Viajes y Aire Libre
National Geographic Traveler

National Geographic Traveler August-September 2016

National Geographic Traveler is the world's most widely read travel magazine. With captivating storytelling and beautiful you-are-there photography, National Geographic Traveler brings you the world’s best destinations. Experience the same high-quality articles and breathtaking photography contained in the print edition.

Leer Más
United States
National Geographic Society
Back issues only
3,46 €(IVA inc.)

en este número

2 min.
editor’s note

Travel is a pursuit of happiness. It’s about the joy of exploration, the promise of discovery, and the possibility of change. Our journeys tell us about the world around us, while also inspiring little revelations about ourselves and our travel companions. Last summer I visited my friend, a Peace Corps volunteer, in her Cambodian village. We were blessed by a Buddhist monk, we painted a mural at her school, attended a funeral feast, ate morning glory and Kampot pepper. At sunset we took a tuk-tuk ride down a red-dirt road with an old couple who gave us a watermelon. At dusk we laughed with our host family, mixed Coke and wine and toasted jul mouy! (cheers!). Every hour was happy. When we’re on the road we’re untethered. It’s not just that…

5 min.
dancing with rio

A METROPOLIS WITH MORE THAN SIX MILLION PEOPLE AND ITS SHARE OF PROBLEMS, RIO COMES CRASHING IN THROUGH YOUR SENSES, ALL AT ONCE: ITS BEAUTY, ITS ABSURDITIES, ITS EXTREMES. Framed by the oval of the airplane window, Rio de Janeiro seemed ethereal, a bright patch hovering between the vast blues of ocean and sky, weightless under the sun. I smiled. A trick of light and perspective reduced this very real city to what it was to me: a daydream, a figment, something so insubstantial, it looked as if it would float away if not for the great granite peaks pinning it down. I was born in Brazil, but left the country as a child. For decades, I had clung to this gossamer image of water, warmth, color, and light, and called it…

1 min.
where the locals go

You can see my city best from the many granite peaks that break up its urban landscape. Some of the most accessible ones are Sugarloaf, with its cable cars, and Corcovado, topped by the renowned art deco statue of “Christ the Redeemer.” But don’t miss a hike up to the less explored viewpoints such as Pedra da Gávea and Dois Irmãos. Locals know to skip the crush of Copacabana or Ipanema Beach on a hot summer Sunday and instead check out cooler, less crowded parks, such as Jardim Botânico or Parque Lage. The Feira Hippie de Ipanema, a fair that takes place every Sunday on General Osório Square, is the place to buy only-in-Brazil musical instruments, such as the cuíca and agogô, as well as jewelry, clothing, and art. The foods…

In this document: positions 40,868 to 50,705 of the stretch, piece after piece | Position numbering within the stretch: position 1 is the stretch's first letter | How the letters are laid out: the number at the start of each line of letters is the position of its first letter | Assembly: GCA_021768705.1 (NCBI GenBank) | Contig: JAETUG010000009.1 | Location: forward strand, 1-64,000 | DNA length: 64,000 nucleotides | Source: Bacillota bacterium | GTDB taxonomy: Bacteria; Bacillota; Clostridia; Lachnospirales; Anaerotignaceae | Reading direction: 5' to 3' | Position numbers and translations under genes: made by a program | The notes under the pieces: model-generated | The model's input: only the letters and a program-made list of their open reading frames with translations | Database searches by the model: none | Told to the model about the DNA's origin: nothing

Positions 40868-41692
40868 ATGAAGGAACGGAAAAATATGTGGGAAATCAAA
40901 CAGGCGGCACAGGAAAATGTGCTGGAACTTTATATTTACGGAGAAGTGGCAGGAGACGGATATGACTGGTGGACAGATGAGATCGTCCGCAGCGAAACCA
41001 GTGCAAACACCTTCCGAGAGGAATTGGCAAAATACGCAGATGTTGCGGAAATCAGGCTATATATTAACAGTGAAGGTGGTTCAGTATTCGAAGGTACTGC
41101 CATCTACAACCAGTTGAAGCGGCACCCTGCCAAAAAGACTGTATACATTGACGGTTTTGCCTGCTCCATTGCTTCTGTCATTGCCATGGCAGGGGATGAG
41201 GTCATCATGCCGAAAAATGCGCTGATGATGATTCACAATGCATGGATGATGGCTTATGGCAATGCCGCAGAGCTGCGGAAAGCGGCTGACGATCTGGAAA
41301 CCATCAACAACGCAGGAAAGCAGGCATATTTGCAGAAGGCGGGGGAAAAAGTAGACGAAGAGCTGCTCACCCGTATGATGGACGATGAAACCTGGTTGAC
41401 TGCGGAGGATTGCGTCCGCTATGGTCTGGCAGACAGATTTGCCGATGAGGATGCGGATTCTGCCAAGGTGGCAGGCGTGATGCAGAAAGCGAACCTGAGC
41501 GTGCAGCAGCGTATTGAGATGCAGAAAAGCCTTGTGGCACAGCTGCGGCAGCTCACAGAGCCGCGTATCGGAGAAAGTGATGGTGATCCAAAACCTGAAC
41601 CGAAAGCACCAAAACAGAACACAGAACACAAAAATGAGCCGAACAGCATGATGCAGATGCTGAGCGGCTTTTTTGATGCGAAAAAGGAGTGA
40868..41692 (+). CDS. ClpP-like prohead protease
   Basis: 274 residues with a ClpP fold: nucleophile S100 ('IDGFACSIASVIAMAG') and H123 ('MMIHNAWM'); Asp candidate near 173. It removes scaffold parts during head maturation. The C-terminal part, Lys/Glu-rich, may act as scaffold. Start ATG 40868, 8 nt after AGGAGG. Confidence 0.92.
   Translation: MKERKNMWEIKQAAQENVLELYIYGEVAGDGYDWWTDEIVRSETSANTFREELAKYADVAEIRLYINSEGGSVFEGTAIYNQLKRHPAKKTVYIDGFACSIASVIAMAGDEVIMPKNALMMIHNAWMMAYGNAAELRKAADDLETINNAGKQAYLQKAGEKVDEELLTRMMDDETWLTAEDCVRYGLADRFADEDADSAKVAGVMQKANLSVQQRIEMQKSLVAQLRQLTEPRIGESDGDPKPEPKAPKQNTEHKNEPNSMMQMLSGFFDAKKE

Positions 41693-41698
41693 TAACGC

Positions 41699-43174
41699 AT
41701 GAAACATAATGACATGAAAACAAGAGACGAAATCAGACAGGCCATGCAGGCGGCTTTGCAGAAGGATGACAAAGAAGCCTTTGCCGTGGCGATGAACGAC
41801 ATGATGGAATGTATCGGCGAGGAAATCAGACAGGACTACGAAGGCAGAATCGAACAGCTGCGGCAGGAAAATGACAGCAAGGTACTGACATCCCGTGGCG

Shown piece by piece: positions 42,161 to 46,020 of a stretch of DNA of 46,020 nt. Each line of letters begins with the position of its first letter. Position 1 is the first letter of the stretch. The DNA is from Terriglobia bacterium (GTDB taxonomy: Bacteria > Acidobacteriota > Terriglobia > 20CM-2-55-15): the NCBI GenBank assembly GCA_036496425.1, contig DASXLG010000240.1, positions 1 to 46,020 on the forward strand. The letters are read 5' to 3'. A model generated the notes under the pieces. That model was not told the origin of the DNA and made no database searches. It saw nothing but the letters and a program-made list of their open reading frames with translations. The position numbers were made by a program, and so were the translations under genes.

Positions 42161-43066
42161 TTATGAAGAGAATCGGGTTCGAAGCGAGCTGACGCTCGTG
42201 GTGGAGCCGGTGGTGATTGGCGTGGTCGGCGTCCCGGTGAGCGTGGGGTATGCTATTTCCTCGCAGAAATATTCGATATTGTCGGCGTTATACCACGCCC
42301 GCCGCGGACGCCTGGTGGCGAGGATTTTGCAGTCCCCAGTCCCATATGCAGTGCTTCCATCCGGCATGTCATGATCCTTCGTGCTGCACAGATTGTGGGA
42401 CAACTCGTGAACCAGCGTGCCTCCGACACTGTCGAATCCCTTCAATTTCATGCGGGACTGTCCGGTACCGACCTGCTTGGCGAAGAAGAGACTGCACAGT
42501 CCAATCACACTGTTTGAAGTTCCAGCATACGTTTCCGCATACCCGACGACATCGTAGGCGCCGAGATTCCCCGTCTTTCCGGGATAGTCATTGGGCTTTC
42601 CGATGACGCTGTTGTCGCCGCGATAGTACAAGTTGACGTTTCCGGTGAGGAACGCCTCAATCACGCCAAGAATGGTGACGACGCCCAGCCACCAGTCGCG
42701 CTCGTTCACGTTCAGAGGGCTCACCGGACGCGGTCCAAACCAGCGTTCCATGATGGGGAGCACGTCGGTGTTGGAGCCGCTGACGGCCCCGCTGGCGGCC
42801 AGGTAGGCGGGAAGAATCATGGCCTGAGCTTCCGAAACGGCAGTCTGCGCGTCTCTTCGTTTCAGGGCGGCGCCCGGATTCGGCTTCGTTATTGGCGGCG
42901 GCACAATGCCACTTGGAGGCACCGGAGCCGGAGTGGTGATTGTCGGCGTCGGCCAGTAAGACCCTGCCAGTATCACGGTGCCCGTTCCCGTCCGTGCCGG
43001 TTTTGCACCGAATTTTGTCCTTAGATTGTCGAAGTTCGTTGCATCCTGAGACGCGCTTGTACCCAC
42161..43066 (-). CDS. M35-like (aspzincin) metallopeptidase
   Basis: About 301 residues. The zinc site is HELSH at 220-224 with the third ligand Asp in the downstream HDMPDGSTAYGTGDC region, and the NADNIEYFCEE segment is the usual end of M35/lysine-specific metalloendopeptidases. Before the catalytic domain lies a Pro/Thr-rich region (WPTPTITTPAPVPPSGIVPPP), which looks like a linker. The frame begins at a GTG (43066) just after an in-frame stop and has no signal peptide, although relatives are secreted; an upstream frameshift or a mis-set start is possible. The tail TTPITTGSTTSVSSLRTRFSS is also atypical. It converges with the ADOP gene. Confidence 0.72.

2 min.
bear witness

Travelers trek to China to see some of the world’s wonders: the Great Wall, the terra-cotta warriors, and the iconic giant panda. Habitat destruction from industrialization and natural disasters has rendered this species endangered, with less than 2,000 left in the wild. Still, there is hope for these furry friends; a feature in National Geographic’s August 2016 issue documents ongoing efforts by scientists at the Wolong Nature Reserve as they breed and release this legendary animal back into its natural environment. Managed by the China Conservation and Research Center for the Giant Panda, the Wolong Nature Reserve encompasses several outposts where tourists can visit and support these two-toned creatures and the teams devoted to saving them. DUJIANGYAN PANDA BASE The Dujiangyan Panda Base is an hour and a half outside Sichuan’s capital of…

1 min.
snow angels

Hibernation isn’t a popular option in Shizukuishi, Japan. Every year in early February, a flurry of winter wanderers descends on the ivory hills of this town for the weeklong Iwate Snow Festival. See intricate ice sculptures, sample local treats such as lamb barbecue and a sweet fermented rice drink, bask in the rainbow glow of evening fireworks, and of course, play in the snow. Japanese photographer and National Geographic Your Shot member Masami Murooka, who’s based in Iwate, captured this picture of brightly bundled children sledding down one of Koiwai Farm’s snow-covered slopes. What do we love about this image? “Right now, we’re melting in the dog days of summer. Since the ground is baked and trees are drooping in the heat, we thought we’d share a coldly delicious taste of what’s…

3 min.
desert high

Oregon has more than its fair share of craggy coastline and dense, mossy forest. So it’s easy to forget that once you get east of the snow-capped Cascades Range, a good chunk of the state is high, dry, and sparsely populated. This three-day itinerary out of Bend explores Oregon’s sublime high desert country, where the vistas are broad and the skies tell stories all their own. Rock climbers know Smith Rock State Park, 26 miles north of Bend, as one of the birthplaces of modern sport climbing in the United States. Even if you’re a climbing novice, it’s hard not to be impressed with the cliffs of volcanic tuff and basalt soaring above the aptly named Crooked River. There’s a walk-in campsite and an extensive trail network, the 7.65-mile Summit Trail…